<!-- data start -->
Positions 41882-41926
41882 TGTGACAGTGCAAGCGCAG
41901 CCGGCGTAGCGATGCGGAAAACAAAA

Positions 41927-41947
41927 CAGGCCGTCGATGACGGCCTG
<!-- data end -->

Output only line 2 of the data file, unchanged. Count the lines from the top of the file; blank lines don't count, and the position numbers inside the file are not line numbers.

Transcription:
41882 TGTGACAGTGCAAGCGCAG